Apparently I was wrong. The character in The Angry Mourner, The Buried Clock, and two other episodes (The Barefaced Witness and The Potted Planter) is always called District Attorney Hale, albeit his first name changes from Darwin to Jonathan. Perhaps they’re twin brothers!

As for the sheriff, he bears the same name in the two early episodes, Burt Elmore, but the actor changes from James Westerfield to Robert Foulk. The latter actor also plays a different law-enforcement character in Paul Fix’s final episode as Mr. Hale.

As I’ve often said, I love continuity in old television shows, especially since they often didn’t have any. I’m rather excited to discover more recurring characters, even if one of them changed actors and the other changed first names! They’re apparently meant to be the same people regardless. And I believe they’re the only (or at least, the first I’ve discovered) out-of-county recurring characters! Sergeant Landro doesn’t count, as he’s in the county, just not the city.

Personality-wise, I’ve usually remembered Paul Fix’s district attorney character by the fact that he’s played by Paul Fix rather than that he had a particularly unique way of handling things. The more I think about it, however, the more it seems to me that he not only did a fine and professional job, he did put an unusual spin on his prosecuting. He seemed to add a bit of a calm, small-town, Mayberry-ish flair instead of being very out-and-out forward and blunt and raising his voice. I’ve meant to watch the uncut Barefaced Witness sometime, as I have the feeling the television version may be one of the most chopped-up of the series, so perhaps this will give me the added push to actually do it. I’ll pay close attention to Mr. Hale and see how he comes across.

From what little I saw of the sheriff in The Buried Clock, he seems to be a fairly friendly sort and on good terms with Perry, which is rather interesting and not always usual. I’ve never seen either The Angry Mourner or The Buried Clock uncut, either, so I believe I shall embark on that quest to see more of what the sheriff is like.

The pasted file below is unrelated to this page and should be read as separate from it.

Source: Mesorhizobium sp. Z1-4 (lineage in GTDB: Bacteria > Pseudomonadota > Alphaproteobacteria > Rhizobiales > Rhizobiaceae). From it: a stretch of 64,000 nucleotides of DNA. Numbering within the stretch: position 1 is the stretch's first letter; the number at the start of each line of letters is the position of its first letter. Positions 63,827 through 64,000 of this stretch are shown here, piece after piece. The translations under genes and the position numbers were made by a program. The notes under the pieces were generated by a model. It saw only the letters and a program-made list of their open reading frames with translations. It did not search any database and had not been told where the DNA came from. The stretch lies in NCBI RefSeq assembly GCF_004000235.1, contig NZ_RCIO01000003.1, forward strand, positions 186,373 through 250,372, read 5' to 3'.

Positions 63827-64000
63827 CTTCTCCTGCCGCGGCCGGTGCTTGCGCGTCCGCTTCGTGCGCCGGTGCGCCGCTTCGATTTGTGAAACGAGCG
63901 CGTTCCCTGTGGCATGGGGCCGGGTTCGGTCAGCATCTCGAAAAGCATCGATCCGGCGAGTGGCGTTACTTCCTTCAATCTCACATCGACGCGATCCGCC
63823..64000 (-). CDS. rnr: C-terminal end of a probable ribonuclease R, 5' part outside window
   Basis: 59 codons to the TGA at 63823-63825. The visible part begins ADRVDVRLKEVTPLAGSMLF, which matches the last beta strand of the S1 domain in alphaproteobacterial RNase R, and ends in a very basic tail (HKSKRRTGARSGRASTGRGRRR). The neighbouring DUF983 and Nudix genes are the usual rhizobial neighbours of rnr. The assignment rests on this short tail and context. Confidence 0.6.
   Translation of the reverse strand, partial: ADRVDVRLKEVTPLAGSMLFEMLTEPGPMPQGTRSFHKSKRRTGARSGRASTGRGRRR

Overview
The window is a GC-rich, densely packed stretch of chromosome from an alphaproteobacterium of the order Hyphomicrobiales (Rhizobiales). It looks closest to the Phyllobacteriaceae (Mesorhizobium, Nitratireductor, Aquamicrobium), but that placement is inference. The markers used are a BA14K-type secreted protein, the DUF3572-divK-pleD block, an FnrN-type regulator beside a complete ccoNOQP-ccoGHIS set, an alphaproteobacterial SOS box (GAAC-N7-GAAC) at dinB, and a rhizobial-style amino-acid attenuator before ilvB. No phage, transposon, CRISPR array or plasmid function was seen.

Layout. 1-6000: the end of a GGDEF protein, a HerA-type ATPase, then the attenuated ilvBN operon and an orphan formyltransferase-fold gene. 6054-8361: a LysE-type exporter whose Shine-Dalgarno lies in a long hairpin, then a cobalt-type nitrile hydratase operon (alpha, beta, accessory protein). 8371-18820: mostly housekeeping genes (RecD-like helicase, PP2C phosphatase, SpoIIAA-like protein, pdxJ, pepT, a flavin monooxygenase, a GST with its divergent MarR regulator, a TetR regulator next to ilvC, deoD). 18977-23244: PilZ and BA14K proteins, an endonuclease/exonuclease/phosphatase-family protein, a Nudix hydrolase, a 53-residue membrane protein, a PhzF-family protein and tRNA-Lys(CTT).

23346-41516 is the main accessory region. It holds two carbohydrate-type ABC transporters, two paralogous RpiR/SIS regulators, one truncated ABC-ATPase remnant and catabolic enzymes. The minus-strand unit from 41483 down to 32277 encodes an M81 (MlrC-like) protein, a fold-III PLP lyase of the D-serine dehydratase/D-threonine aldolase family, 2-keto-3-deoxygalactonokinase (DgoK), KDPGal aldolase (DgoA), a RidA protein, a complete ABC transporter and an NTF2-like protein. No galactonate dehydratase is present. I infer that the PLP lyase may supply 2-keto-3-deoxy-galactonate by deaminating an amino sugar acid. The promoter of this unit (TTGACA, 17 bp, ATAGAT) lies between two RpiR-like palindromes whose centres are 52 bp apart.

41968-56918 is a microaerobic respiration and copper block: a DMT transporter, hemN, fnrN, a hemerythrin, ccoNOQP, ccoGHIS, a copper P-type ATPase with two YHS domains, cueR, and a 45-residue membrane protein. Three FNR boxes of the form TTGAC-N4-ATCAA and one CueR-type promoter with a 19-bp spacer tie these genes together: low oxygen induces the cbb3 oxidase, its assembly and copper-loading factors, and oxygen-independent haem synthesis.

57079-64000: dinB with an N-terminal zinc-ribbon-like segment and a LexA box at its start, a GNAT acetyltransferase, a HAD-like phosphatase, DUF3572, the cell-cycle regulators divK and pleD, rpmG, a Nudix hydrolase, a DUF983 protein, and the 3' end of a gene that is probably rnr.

And tomorrow MeTV reveals the complete Fall schedule! I’ve been anxiously waiting for it for several reasons. I’ll be sure to report on any changes that will affect Perry or other projects of interest to Perry fans, such as Ironside. I would love to see Ironside return, either in the morning or following the nighttime airing of Perry. I would also love to see the morning Perry airing return, but given the choice, I would rather keep Cannon and Kojak and have one of them fill the slot. I know they’re leaving the Sunday block and I’m afraid they’ll both be booted instead of moving elsewhere.

Tentatively I’d say that the most we can probably hope for is that MeTV will at least keep the nighttime Perry airing as they have hitherto done. It seems to be a staple of the station, as its weekday afternoon Westerns are. Hopefully it will stay that way. MeTV’s prints are certainly less chopped-up than Hallmark’s, and for me, MeTV is the only way to see all of seasons 7, 8, and 9 on the television since my local station has eliminated so many episodes from its run.

Tuesday, August 12, 2014

Ohh wooow....

One very quick note, even though I just made a post a few hours ago. Amazon sent an email and Perry is the Deal of the Week again! Every single volume is under $20 for the week! If there's volumes you're missing, this would be an excellent time to pick them up. I am staring at Amazon's page with starry eyes.

Monday, August 11, 2014

Season 2 vs. Season 1


Well, two episodes into season 2 on MeTV and we have two undeserving deaths in a row! Man.

The season opens with The Corresponding Corpse, and although it wasn’t very good of the victim to be hanging out with another woman while being married, I wonder if in his mind she was always a friend and not a romantic interest. He called her a friend in the episode, after all, which was what got her so upset. And in any case, he had decided he wanted to make things right and go home to his wife and let her know he was really alive. It was really sad that his wife’s coworker decided to kill him so he couldn’t come back. The wife seemed upset, too. The murderer said she didn’t want her husband back, but I wonder how true that was. And even if she didn’t want him back, she sure wouldn’t want her coworker either, after he murdered the guy! Poor wife ended up with no one.

Then, in The Lucky Loser, the victim is thought to be the wife’s mysterious boyfriend, but we learn later that he died months ago and the victim is really her poor husband, whom she cold-bloodedly shot to get him out of the way. Oh good grief. With him, he was trying to cover up what he thought was a death he had caused, which wasn’t good either, but he didn’t shoot the guy on purpose. He seemed more like a defendant character, since several of them thought they killed people when they didn’t, rather than a victim himself. Overall, both he and George from the previous episode were minor offenders compared to most of the murder victims. Both of them are quite sympathetic characters who really deserved their chances to live.

One other unique thing about The Corresponding Corpse is that it’s one of the few times when we have a defendant who really is engaged in some not so nice things, this time by wanting to be romantically involved with the victim even after finding out he’s married. The same thing happens in The Singing Skirt, only the romantic interest isn’t the one who dies—his wife does. Usually, even when it looks seriously bad for the defendant, the worst they generally do is try to cover up for someone else whom they suspect, so it’s unusual when the defendant is more morally grayer than that.